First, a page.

REPORT 9900-12: Algebraic aspects of web geometry

M. A. Akivis & V. V. Goldberg

Algebraic aspects of web geometry, namely its connections with the quasigroup and loop theory, the theory of local differential quasigroups and loops, and the theory of local algebras are discussed.

REPORT 9900-13: Large Amplitude Solutions of Spatially Non-homogeneous Non-local Reaction Diffusion Equations

A. Bose & G. A. Kriegsmann

Existence and stability of a pulse solution of a spatially non-homogeneous non-local reaction diffusion equation are considered. Geometric singular perturbation theory is used to construct a large amplitude solution which lies in the transverse intersection of relevant invariant manifolds. The transverse intersection encodes a consistency condition of the non-local equation which determines the height of the pulse solution. An oscillation theorem for non-local eigenfunctions is used to prove the stability of the pulse.  The results show that the spatial non-homogeneity in the non-linear and non-local terms is essential for stability of the pulse. Two different applications are considered, both of which are related to the microwave heating of ceramic materials.

REPORT 9900-14: On the well-posedness of the equations for the smoothed phase space distribution function and irreversibility in classical statistical mechanics

C. B. Muratov

We obtain an exact equation for a smoothed phase space distribution function for a system of $N$ non-relativistic particles of unit mass obeying Hamiltonian dynamics. We show that this equation is well-posed only in one time direction in the sense of the continuous dependence of the solution on the initial data. We interpret the ill-posedness of this equation in the backward time direction as the manifestation of irreversibility of the observable statistical quantities for systems obeying time-reversible dynamical laws.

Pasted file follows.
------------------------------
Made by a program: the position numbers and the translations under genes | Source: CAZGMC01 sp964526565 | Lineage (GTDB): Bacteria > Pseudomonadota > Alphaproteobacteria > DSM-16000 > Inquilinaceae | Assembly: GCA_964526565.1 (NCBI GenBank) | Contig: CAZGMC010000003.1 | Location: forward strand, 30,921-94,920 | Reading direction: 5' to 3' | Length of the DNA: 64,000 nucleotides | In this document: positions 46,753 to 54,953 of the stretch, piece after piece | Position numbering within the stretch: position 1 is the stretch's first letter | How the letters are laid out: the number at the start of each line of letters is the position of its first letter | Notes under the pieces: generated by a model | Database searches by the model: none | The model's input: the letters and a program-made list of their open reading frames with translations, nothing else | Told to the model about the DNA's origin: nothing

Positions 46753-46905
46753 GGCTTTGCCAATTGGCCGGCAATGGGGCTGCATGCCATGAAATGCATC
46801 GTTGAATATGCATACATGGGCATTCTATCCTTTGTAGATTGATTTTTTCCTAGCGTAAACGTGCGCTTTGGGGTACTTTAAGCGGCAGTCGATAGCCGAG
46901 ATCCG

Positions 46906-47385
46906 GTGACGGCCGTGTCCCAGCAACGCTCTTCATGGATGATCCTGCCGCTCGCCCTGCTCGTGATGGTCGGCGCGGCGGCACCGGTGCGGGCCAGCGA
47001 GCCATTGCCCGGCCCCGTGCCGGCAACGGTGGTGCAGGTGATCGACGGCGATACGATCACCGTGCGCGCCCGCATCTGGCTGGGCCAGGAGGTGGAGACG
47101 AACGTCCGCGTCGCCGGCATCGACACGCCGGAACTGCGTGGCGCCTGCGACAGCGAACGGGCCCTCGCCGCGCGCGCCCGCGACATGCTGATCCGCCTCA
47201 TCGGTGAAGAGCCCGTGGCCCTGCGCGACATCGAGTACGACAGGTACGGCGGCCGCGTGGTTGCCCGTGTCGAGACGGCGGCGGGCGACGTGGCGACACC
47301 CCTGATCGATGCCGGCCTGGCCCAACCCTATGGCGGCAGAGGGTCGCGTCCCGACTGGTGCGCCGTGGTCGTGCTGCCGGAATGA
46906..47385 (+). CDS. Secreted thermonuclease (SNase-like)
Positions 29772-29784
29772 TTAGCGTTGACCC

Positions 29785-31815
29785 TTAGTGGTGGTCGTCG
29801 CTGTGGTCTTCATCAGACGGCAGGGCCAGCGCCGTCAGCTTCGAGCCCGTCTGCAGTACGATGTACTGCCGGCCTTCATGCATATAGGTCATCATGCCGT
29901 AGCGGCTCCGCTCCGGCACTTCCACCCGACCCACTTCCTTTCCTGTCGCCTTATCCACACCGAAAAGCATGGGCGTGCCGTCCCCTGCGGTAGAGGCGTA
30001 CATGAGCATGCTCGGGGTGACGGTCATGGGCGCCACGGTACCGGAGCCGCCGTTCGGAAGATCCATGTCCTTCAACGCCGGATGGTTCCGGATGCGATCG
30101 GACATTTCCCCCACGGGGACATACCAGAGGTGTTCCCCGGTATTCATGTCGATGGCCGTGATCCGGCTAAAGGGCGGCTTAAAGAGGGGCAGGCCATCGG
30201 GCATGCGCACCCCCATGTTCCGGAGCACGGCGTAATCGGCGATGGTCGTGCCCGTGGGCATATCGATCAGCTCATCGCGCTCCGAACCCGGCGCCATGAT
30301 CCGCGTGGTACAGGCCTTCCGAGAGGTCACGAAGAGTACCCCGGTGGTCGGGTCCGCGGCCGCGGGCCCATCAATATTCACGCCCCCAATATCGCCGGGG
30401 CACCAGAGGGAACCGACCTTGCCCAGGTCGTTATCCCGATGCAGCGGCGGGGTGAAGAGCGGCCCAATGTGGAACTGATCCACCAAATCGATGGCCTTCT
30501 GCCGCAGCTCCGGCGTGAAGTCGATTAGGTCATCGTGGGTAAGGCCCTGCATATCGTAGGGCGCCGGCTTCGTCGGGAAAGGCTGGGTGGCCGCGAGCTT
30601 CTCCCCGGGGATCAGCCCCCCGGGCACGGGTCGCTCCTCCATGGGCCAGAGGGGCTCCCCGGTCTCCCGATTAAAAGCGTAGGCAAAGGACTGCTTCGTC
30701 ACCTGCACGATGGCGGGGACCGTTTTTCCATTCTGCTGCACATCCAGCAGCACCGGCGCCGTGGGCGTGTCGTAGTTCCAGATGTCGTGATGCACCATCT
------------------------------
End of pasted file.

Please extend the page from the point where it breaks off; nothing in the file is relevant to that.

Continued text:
REPORT 9900-15: Cusp formation for time evolving bubbles in two-dimensional Stokes flow

M. Siegel

Analytical and numerical methods are applied to investigate the transient evolution of an inviscid bubble in two dimensional Stokes flow. The evolution is driven by extensional flow in a four roller mill. Of particular interest is the possible spontaneous occurrence of a cusp singularity on the bubble surface. The role of constant as well as variable surface tension, induced by the presence of surfactant, is considered. For constant surface tension, a conjecture concerning the existence of a critical capillary number above which all symmetric steady bubble solutions are linearly unstable is found to be false. Steady bubbles for large capillary number Q are found to be susceptible to finite amplitude instability, with the dynamics often leading to cusp or topological singularities. The evolution of an initially circular bubble at zero surface tension is found to culminate in unsteady cusp formation. In contrast to the clean flow problem, for variable surface tension there exists an upper bound Q_c for which steady bubble solutions exist. Theoretical considerations as well as numerical calculations for Q>Q_c verify that the bubble achieves an unsteady cusped formation in finite time. The numerical computations are greatly simplified by exploiting a special analytic structure of the governing equations and interfacial shape. The role of a nonlinear equation of state and the influence of surface diffusion of surfactant are both considered. A possible connection between the observed behavior and the phenomenon of tip streaming is discussed.